As late as 1988, Fourth Amendment scholars thought they knew all they needed to know about the amendment's history. After all, the right to be free from unreasonable search and seizure is a "made in America" privilege. Unlike other parts of the Bill of Rights, the protection against unreasonable search and seizure "provides us with a rich historical background rooted in American, as well as English, experience; it is the one procedural safeguard in the Constitution that grew directly out of the events which immediately preceded the revolutionary struggle with England." The history of search and seizure in Britain and America was neatly described in books by Nelson Lasson and Jacob Landynski. Through these books and related articles, scholars learned about the events and individuals that helped prompt the adoption of the Fourth Amendment.
Although this history was well-known to judges and scholars, in the second half of the twentieth century Fourth Amendment history rarely mattered to the Supreme Court. To be sure, there were disagreements, both on and off the Court, regarding the relevance of history. The results in cases, however, rarely depended on how the Court interpreted the amendment's history.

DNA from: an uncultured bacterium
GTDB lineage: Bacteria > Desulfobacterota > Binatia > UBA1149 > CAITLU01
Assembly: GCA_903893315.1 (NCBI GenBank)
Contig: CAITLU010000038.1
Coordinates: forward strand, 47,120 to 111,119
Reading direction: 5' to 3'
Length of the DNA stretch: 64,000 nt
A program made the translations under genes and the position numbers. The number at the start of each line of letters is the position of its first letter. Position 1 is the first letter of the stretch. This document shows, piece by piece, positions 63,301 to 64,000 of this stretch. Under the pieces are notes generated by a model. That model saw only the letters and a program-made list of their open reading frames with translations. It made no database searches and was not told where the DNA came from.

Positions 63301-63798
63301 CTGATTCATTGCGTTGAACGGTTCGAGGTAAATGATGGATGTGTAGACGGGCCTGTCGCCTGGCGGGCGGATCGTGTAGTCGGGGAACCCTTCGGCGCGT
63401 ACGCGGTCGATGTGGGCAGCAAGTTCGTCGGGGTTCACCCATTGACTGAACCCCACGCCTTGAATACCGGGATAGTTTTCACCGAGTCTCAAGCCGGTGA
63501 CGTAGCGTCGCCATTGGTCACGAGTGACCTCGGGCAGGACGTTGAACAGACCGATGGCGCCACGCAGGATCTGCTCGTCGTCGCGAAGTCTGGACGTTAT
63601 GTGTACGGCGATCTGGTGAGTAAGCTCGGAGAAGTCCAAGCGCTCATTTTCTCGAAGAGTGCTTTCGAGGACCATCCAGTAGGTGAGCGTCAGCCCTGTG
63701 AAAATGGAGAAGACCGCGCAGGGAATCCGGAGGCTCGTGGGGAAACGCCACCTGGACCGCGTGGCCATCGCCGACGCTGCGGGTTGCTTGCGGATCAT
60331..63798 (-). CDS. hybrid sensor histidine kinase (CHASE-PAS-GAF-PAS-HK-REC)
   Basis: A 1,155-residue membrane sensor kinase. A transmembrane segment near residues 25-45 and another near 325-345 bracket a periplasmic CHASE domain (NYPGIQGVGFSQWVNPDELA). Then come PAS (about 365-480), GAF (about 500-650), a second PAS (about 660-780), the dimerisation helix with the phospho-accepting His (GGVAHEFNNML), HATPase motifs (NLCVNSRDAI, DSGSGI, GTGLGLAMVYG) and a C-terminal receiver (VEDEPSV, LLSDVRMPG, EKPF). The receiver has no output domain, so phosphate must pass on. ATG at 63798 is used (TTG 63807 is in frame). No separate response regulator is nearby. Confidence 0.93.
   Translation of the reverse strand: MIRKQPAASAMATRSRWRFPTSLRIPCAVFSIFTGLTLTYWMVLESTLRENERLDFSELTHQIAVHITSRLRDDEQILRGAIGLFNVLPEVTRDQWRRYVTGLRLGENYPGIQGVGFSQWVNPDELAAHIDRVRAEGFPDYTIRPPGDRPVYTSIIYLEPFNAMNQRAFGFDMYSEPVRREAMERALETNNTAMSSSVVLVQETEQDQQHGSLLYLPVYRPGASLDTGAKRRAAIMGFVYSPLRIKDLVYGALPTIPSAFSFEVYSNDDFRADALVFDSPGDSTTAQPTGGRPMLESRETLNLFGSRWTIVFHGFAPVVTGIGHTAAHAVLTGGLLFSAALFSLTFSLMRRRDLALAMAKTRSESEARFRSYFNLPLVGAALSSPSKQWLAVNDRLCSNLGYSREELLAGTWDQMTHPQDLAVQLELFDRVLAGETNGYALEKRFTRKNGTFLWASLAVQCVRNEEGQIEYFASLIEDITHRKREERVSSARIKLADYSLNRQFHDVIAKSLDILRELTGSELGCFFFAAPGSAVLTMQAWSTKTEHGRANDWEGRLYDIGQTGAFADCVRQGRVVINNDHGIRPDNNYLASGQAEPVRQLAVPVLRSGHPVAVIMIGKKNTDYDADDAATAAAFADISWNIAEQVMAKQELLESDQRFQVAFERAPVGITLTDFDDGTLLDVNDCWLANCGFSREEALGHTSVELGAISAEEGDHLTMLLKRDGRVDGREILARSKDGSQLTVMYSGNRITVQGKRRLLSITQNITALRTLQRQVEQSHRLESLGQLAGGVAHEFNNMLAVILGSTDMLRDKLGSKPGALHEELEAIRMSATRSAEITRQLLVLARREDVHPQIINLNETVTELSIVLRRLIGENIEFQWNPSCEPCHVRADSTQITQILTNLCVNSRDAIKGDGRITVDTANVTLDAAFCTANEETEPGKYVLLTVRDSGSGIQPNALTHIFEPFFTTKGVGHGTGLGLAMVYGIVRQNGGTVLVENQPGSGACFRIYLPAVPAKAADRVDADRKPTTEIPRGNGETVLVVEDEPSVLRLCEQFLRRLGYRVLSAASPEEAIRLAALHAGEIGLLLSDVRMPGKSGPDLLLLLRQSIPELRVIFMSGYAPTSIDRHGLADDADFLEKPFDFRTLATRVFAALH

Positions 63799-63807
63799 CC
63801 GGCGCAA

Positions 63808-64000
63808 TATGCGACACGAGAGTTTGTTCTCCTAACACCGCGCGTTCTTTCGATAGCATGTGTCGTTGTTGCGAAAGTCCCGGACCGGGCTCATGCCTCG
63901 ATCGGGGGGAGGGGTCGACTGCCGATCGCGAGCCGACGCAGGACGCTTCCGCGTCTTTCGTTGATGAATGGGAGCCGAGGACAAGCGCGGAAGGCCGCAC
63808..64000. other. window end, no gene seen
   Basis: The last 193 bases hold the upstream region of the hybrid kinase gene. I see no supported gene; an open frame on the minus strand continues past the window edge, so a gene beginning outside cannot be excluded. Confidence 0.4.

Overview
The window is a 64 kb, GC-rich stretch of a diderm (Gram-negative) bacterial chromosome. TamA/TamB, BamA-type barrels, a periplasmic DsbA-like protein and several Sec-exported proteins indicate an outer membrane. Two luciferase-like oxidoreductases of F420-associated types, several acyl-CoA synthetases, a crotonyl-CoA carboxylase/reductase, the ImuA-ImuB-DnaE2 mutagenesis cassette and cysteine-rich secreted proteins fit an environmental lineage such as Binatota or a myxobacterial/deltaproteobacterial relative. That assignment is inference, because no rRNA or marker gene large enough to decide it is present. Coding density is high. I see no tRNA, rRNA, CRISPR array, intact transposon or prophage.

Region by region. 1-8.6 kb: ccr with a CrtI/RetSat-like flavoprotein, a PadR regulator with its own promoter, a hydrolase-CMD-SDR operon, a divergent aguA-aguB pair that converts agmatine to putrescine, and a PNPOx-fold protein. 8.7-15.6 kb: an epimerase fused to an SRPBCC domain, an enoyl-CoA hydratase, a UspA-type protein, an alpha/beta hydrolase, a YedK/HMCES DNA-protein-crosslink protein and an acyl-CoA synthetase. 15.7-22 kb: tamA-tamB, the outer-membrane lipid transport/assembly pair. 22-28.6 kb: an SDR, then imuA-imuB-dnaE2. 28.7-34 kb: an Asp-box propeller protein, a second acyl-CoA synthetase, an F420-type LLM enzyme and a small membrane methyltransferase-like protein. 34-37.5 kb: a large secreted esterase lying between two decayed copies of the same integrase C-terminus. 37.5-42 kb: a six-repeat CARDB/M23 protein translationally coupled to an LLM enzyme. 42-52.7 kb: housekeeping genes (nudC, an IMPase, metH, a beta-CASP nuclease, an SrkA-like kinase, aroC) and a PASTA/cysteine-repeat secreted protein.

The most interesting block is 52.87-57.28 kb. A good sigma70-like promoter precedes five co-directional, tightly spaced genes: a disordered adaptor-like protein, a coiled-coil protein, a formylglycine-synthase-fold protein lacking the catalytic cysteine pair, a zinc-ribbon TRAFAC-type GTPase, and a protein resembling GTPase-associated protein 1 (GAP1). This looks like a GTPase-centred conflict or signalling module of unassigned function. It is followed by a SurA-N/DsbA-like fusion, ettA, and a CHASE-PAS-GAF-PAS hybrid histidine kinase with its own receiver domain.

Our knowledge of the Fourth Amendment's history was fundamentally transformed when William Cuddihy completed his Ph.D. dissertation in 1990. Cuddihy's study was the most comprehensive and detailed examination of the history of search and seizure law and essential reading for anyone interested in the amendment's history. At first, Cuddihy's work was little known: only a few people noticed when the highly regarded constitutional historian Leonard W. Levy stated that "Cuddihy is the best authority on the origins of the Fourth Amendment." Cuddihy finished his dissertation in 1990 and it remained unedited, unpublished, and largely unknown for several years-until Justice O'Connor made it famous by citing the dissertation thirteen times in her Vernonia School District 47J v. Acton dissent. Since Acton, a reassessment of Fourth Amendment history has been undertaken by criminal procedure scholars, and a "portion of the credit or blame may be due William Cuddihy." Cuddihy's work has generated the attention scholars dream about-not only was he cited by the Court, his work apparently convinced Justice O'Connor to change "her position on a fundamental issue in constitutional law."